With many wondering what will follow the power vacuum left in Libya by the ouster of Muammar el-Qaddafi, the contemporary debate over humanitarian intervention that began in Bosnia is ascendant. As New York Times columnist Roger Cohen recently wrote:
It will be two decades next year since the outbreak of the Bosnian war – and since the debate on interventionism began to rage, becoming one of the most acrimonious moral questions of our times. Now Libya, a successful Western intervention, will be placed on the scales.
Like Cohen, who covered the Bosnian war, many interventionists see in Bosnia the merits of humanitarian intervention and hope for Libya. “Yes, Nation-Building Can Work! And There’s a Model Out There for Libya!” exclaims a recent headline in The New Republic (TNR). Gerald Knaus, author of the TNR piece, has been writing a lot of op-eds and sitting for a lot of interviews lately to promote his new book, Can Intervention Work? Co-written with British MP and The Places In Between author Rory Stewart, the book challenges much of the conventional wisdom about intervention and argues that the 1995 Bosnian intervention succeeded because it ended a horrific war and fostered 15 years of peace. It also suggests that peace has held because local leaders were as pivotal as international actors in post-conflict state-building efforts.
But was Bosnia a successful, model intervention? In terms of ending a war, yes. Foreign military and diplomatic action came late, but NATO bombing, sanctions and international peace talks halted a three-year conflict that looked intractable until the final hours of the 1995 Dayton negotiations, a period the late Richard Holbrooke recounts masterfully in To End a War. But if we accept that intervention almost always includes a state building component, Bosnia is also a reminder of its limits.
For a little background, the Dayton Peace Accords created two-semi independent entities in Bosnia: The Federation of Bosnia and Herzegovina for the Bosnian Muslims and Bosnian Croats and the Serb-dominated Republika Srpska (RS). While each entity has governing bodies, there is also a central government, and presidential power is shared between representatives of each ethnic group. On the international side, the Office of High Representative was created to implement Dayton’s civilian aspects.
This power sharing was supposed to help the Croats, Bosniaks, and Serbs live and govern in peace, but it has so decentralized power that Bosnia is in perpetual political gridlock. As I write this, the country hasn’t had a central government for nearly a year because infighting has seized the gears of governance, and an EU envoy is in Sarajevo encouraging leaders to reach a compromise so citizens can “have an ordinary life.” Meanwhile, RS leader Milorad Dodik continues to threaten to hold a referendum on secession, the economy is abysmal and, according to Freedom House’s 2011 “Nations in Transit” report, primary schools are de facto segregated.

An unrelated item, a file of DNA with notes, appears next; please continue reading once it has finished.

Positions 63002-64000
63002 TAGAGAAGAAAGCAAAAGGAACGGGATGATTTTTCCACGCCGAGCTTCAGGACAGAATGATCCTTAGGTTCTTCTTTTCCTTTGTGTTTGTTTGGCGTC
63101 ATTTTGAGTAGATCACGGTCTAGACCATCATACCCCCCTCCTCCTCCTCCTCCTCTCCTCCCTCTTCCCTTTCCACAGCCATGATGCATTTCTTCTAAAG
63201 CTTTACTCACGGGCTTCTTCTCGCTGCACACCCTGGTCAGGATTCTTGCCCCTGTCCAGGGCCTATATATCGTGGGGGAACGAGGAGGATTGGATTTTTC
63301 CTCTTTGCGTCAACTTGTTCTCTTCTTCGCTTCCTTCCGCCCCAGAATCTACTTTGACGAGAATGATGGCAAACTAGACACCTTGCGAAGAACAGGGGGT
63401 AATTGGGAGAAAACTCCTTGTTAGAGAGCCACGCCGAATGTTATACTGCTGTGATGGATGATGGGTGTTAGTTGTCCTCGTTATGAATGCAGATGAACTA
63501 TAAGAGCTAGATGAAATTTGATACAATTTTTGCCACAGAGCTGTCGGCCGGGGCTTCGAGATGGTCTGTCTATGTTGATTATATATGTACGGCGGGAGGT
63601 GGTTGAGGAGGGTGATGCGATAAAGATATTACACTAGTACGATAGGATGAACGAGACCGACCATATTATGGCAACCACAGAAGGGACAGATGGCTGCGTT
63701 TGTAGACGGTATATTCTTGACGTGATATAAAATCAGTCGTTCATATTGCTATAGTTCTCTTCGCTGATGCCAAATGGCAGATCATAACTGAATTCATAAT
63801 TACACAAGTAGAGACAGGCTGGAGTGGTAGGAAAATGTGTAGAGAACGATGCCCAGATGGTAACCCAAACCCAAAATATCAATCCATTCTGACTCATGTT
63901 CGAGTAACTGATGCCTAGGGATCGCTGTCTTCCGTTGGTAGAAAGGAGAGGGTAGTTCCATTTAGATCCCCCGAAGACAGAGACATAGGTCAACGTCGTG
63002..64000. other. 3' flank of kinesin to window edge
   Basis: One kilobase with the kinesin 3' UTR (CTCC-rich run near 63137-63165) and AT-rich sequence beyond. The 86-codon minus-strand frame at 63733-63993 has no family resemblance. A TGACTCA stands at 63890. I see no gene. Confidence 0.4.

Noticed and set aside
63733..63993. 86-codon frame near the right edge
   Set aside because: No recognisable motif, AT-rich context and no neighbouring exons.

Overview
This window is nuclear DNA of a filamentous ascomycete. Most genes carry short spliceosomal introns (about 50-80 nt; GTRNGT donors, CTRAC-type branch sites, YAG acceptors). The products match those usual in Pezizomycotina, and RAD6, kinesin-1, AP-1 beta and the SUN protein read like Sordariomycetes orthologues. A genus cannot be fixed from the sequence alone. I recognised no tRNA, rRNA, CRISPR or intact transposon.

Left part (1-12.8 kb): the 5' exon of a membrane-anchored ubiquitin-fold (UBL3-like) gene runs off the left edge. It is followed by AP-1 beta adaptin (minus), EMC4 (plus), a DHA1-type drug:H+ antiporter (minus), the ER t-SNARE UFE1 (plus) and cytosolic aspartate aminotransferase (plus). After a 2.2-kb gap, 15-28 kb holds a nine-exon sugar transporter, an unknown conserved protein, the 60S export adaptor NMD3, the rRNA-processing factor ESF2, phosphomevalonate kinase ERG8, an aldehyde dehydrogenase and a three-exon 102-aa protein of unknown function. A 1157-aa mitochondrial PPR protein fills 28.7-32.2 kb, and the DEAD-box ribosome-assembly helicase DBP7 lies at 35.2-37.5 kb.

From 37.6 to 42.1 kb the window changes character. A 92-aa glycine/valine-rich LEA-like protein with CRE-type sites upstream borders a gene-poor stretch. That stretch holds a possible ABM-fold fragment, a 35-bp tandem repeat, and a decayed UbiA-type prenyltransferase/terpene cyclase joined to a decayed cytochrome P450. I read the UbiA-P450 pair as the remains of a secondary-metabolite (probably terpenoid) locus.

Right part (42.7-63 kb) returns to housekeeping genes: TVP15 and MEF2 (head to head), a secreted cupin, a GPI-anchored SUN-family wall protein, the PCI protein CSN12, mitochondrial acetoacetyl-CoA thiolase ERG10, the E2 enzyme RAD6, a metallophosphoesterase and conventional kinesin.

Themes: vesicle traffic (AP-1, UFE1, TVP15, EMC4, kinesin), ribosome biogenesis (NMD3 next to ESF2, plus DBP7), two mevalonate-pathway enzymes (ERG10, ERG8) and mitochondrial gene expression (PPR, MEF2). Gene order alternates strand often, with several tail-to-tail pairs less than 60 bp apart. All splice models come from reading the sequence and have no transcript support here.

Far from a healthy multi-ethnic state, “Bosnia is like a person being torn apart by multiple personalities,” a World Bank official with regional expertise told me this summer. The International Crisis Group is also alarmed: “Bosnia faces its worst crisis since the war,” reads the first sentence of a May report. “State institutions are under attack by all sides; violence is probably not imminent but is a near prospect if this continues.”
While acknowledging some of these problems without (in many cases) directly confronting them, Knaus and Stewart counter the Bosnia pessimists: “… to argue that a mission that brought fifteen years of peace with no U.S. casualties falls in the same category of “failure” as Iraq is not a claim based on empirical weighing of the evidence.”
They’re correct. They’re also correct that Bosnia shows how the international community can effectively intervene to end humanitarian crises. But it’s in the other key to intervention – state-building – where Bosnia is less convincing. Let’s assume the authors are right that Bosnian leaders were pivotal in state formation, and that this helped consolidate peace. (This argument is dubious given the massive international aid Bosnia received: “On a per capita basis, the reconstruction of Bosnia … made the post-World War II rebuilding of Germany and Japan look modest,” Patrice C. McMahon and Jon Western wrote in Foreign Affairs in 2009.) That’s hardly satisfying when by most accounts those same leaders are creating one of the most dysfunctional states in Europe.
In any case, it’s on the-what-comes-next question of intervention where Bosnia is weak. And that’s what people are rightly concerned about with Libya now.
Photo from Wikimedia Commons